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Expression of MLN64 influences cellular matrix adhesion of breast cancer cells, the role for focal adhesion kinase

Cai, Wei, Ye, Lin, Sun, Jiabang, Mansel, Robert Edward and Jiang, Wen Guo 2010. Expression of MLN64 influences cellular matrix adhesion of breast cancer cells, the role for focal adhesion kinase. International Journal of Molecular Medicine 25 (4) , pp. 573-580. 10.3892/ijmm_00000379

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Abstract

The metastatic lymph node 64 (MLN64) gene was initially identified as highly expressed in the metastatic lymph node from breast cancer. It is localized in q12-q21 of the human chromosome 17 and is often co-amplified with erbB-2. However, the role played by MLN64 in breast cancer remains unclear. In the present study, the expression of MLN64 was examined in a breast cancer cohort using quantitative real-time PCR and immunohistochemical staining. It demonstrated that MLN64 was highly expressed in breast tumours compared to corresponding background tissues at both transcript level and protein level. The elevated level of MLN64 transcripts was correlated with the poor prognosis and overall survival of the patients. A panel of breast cancer cell sublines was subsequently developed by knockdown of MLN64 expression. Loss of MLN64 expression in MCF-7 cells resulted in a significant reduction of cell growth (absorbance for MCF-7ΔMLN64 being 0.87±0.07, P<0.01 vs. wild-type control (MCF-7WT 1.13±0.06) and transfection control (MCF-7pEF 1.27±0.05). In cell-matrix adhesion assay, MDA-MB-231ΔMLN64 cells showed a significant increase in adhesion (86±14), p<0.01 compared with both MDA-MB-231WT (61±20) and MDA-MB-231pEF (45±27). Further investigations demonstrated an increase in protein level of the focal adhesion kinase (FAK) in MDA-MB-231ΔMLN64 cells using Western blot analysis and immunofluorescent staining of FAK. Moreover, addition of FAK inhibitor to these cells diminished the effect of MLN64 on cell-matrix adhesion, suggesting that FAK contributed to the increased adhesion in MDA-MB-231ΔMLN64 cells. In conclusion, MLN64 is overexpressed in breast cancer, and its level correlates with poor prognosis and patient survival. MLN64 contributes to the development and progression of breast cancer through the regulation of cell proliferation and adhesive capacity.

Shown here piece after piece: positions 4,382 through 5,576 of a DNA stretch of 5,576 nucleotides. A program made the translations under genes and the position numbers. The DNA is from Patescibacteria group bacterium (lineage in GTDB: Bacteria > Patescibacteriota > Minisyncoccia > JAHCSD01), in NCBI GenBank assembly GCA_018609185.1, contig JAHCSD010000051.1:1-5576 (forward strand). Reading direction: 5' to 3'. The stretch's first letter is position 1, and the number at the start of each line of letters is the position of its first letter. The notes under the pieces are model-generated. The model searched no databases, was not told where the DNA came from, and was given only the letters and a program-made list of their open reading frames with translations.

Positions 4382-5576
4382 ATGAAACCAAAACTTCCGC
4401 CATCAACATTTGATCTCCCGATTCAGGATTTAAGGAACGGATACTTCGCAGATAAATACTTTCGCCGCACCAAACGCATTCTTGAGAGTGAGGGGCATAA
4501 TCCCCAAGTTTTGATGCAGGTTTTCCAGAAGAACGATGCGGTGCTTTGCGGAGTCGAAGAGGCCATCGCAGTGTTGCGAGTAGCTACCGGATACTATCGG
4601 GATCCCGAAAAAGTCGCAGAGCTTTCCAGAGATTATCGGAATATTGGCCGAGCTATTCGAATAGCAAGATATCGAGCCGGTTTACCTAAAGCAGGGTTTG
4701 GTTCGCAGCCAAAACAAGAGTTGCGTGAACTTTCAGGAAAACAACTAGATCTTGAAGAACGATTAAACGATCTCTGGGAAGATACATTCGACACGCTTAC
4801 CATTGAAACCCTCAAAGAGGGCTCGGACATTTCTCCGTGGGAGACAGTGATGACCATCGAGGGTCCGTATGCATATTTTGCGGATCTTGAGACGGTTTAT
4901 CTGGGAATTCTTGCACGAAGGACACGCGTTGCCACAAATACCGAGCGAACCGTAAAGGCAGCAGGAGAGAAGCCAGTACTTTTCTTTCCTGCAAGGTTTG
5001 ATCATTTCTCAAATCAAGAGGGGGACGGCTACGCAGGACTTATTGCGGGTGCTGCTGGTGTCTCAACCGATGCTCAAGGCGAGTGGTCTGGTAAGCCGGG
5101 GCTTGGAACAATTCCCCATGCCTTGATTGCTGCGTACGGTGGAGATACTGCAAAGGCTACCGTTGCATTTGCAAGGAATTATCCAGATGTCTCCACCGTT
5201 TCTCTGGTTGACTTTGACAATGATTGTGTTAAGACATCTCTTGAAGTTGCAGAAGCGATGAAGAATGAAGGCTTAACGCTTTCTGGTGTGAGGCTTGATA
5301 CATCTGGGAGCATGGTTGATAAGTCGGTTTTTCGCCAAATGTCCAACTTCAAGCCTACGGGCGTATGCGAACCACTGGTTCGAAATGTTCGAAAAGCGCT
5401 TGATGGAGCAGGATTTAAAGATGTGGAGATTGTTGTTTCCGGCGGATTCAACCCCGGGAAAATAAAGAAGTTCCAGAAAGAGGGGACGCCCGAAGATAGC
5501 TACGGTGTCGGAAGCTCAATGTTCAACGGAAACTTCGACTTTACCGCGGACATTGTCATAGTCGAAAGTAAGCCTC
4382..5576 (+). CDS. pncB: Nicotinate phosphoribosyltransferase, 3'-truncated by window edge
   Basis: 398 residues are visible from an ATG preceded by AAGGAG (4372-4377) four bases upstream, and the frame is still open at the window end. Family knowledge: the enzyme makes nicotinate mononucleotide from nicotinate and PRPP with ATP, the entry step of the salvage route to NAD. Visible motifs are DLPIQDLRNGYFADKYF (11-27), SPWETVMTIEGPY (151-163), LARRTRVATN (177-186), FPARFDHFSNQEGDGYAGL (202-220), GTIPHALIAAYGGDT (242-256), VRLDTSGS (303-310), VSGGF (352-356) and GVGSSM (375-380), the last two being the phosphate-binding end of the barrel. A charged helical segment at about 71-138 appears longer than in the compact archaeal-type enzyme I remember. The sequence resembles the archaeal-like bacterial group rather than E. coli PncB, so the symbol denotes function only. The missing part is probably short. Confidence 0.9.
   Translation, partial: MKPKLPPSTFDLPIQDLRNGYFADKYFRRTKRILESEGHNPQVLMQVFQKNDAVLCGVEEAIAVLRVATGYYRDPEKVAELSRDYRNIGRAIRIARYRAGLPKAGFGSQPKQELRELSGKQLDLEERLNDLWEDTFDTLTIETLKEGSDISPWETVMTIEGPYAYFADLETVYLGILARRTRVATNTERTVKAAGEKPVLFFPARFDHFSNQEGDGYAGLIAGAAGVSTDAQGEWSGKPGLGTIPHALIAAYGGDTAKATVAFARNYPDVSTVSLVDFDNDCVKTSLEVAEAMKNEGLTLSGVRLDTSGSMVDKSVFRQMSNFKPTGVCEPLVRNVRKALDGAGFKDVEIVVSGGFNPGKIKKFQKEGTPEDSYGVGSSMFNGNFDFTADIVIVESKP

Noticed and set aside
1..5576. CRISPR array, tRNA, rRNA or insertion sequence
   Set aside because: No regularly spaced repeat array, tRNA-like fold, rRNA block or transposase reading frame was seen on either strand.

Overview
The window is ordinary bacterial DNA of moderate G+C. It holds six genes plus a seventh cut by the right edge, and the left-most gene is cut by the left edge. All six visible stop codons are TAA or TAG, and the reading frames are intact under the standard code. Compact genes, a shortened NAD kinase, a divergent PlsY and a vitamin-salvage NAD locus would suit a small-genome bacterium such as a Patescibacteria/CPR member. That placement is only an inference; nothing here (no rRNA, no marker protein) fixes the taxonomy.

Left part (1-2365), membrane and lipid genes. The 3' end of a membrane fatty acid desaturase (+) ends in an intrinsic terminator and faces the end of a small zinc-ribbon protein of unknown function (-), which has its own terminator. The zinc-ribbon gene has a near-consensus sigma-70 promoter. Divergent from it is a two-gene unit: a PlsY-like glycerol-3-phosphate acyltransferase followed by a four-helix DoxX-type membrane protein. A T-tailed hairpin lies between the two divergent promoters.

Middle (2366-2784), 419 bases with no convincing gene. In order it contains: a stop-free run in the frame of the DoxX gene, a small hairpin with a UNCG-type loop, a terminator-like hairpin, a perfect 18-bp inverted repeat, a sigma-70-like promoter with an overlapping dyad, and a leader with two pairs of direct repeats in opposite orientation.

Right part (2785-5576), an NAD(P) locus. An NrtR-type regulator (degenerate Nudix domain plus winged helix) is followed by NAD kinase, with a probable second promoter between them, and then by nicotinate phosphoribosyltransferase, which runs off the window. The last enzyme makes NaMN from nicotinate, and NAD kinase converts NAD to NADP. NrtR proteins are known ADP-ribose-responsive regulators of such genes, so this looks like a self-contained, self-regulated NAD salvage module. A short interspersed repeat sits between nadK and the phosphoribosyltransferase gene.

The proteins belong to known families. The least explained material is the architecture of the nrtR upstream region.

Item Type: Article
Date Type: Publication
Status: Published
Schools: Medicine
Subjects: R Medicine > RC Internal medicine > RC0254 Neoplasms. Tumors. Oncology (including Cancer)
Publisher: Spandidos Publications
ISSN: 1791-244X
Last Modified: 06 Mar 2018 20:56
URI: http://orca.cf.ac.uk/id/eprint/18558

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